Really, don't do this. The dev team is coming out with a relock tool any second now.
Apple has your unlocked iPhone in their crosshairs. What do you do? This method in no way guarantees that your iPhone will survive the update after being unlocked. If you're risk adverse, you may want to wait a day or two for these instructions to get debugged. And be aware there may be a lock/unlock limit set by hardware.
Important note: people are experiencing munged IMEI's. "Delayed Green" says that he saw this "Incorrect SIM" error in the early unlock days and that he knows of no way to fix the problem. The IMEI errors seems to be unrelated to unlock method--I'm hearing from people who used pretty much each of the unlock scenarios. Quite a few people have simply re-unlocked and are using their phones without problem but can't re-lock, that is reverse the unlock. Can you put the genie back into the bottle? Reliably? Apparently not yet. And the methods previously published just aren't working properly. If you haven't tried relocking yet, do yourself a favor and just wait until we figure out why some relocks are going wrong. Update; iPhone unlocking team promises relocking tool within a week.
TUAW Reader Peter writes: "The reason why we're getting the Invalid SIM error seems to be because running bbupdater with the .fls and .eep files somehow causes the phone's IMEI number become 004999010640000. Running AnySIM or using any of the other unlock methods seems to "program" the iPhone again with the correct IMEI number. There must be another step required to reflash the baseband and get the correct IMEI number back. "
Here's yet another link to check out.
- (Take out your SIM from your iPhone.)--Still checking on this step.
- Download the 1.0.2 firmware to your computer and unzip it. It uses a .ipsw extension but your unzip program should still work. Change the extension if you have to.
- Extract the ramdisk as such:
dd if=009-7698-4.dmg of=ramdisk.dmg bs=512 skip=4 conv=sync
- Mount the extracted ramdisk.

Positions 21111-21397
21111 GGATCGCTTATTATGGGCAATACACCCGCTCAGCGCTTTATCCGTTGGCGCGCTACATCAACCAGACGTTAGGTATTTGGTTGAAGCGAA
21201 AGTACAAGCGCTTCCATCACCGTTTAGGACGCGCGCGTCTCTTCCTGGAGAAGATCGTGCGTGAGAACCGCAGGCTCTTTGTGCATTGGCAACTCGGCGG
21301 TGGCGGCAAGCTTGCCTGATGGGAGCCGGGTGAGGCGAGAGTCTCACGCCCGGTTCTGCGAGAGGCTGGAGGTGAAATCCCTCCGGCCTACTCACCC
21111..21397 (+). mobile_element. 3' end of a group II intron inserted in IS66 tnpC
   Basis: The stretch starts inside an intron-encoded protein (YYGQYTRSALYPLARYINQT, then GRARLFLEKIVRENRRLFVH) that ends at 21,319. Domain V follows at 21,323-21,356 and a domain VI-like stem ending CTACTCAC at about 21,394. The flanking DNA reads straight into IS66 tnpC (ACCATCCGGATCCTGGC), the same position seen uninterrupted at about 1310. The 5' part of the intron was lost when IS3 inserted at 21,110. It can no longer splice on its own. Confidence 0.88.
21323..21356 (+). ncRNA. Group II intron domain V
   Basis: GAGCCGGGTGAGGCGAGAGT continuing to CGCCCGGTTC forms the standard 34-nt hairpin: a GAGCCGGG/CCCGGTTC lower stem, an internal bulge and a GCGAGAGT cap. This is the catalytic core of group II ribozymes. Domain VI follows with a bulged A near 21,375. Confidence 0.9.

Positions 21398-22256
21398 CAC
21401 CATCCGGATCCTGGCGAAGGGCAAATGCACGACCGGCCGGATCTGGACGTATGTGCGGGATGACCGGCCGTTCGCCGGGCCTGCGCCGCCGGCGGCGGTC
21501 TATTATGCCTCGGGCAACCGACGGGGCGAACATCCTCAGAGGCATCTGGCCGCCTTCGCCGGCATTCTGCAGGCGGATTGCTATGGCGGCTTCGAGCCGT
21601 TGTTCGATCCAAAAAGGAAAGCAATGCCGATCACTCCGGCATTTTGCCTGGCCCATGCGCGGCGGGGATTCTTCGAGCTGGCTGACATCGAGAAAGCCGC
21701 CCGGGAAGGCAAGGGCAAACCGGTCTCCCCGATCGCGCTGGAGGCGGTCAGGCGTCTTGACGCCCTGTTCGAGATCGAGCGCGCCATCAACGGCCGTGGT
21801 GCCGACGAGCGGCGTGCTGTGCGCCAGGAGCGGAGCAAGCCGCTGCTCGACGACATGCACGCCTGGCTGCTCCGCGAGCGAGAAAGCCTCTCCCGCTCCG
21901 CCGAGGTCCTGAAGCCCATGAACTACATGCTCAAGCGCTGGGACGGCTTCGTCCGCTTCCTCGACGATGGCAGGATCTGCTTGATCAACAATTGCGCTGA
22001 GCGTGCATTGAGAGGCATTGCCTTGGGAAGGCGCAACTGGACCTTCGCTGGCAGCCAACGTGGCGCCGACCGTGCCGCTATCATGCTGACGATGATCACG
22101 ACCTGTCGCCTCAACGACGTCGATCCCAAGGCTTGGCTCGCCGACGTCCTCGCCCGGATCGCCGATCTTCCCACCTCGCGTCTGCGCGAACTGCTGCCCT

- From the ramdisk, copy /usr/local/bin/bbupdater, /usr/local/standalone/firmware/ICE03.14.08_G.eep, and /usr/local/standalone/firmware/ICE03.14.08_G.fls to your iPhone. Place these into a folder on the OS partition (such as /bbupdate) and not into a folder on /var/root. The /var/root partition is set noexec and you cannot run programs from there.
- Disable com.apple.CommCenter.plist--either using UIctl or launchctl:
launchctl unload /System/Library/LaunchDaemons/com.apple.CommCenter.plist
- On the iPhone, navigate to the folder where you stored bbupdater and the eep and fls files.
- Run bbupdater as such:
./bbupdater -f *.fls -e *.eep
- Reload comm center:
launchctl load /System/Library/LaunchDaemons/com.apple.CommCenter.plist
- Reactivate with your favorite AT&T SIM. I personally like using iASign.
Thanks to Shaun T. Erickson and Kai Cherry
"What about restore?" -- Unlocks survive restore. It's a different part of your phone.
"Will this affect Jailbreak or 3rd party apps?" -- No but you still may have to restore before the next firmware update.
"Will the next firmware update lock me out from jailbreak and 3rd party apps?" -- We have to see but...likely yes.
"Do I have to update my iPhone when the next firmware is released?" -- No. But then you're kind of sticking your iPhone into a time warp. Everything else will change but not your iPhone. And I don't see there being a parallel development effort on the part of hackers.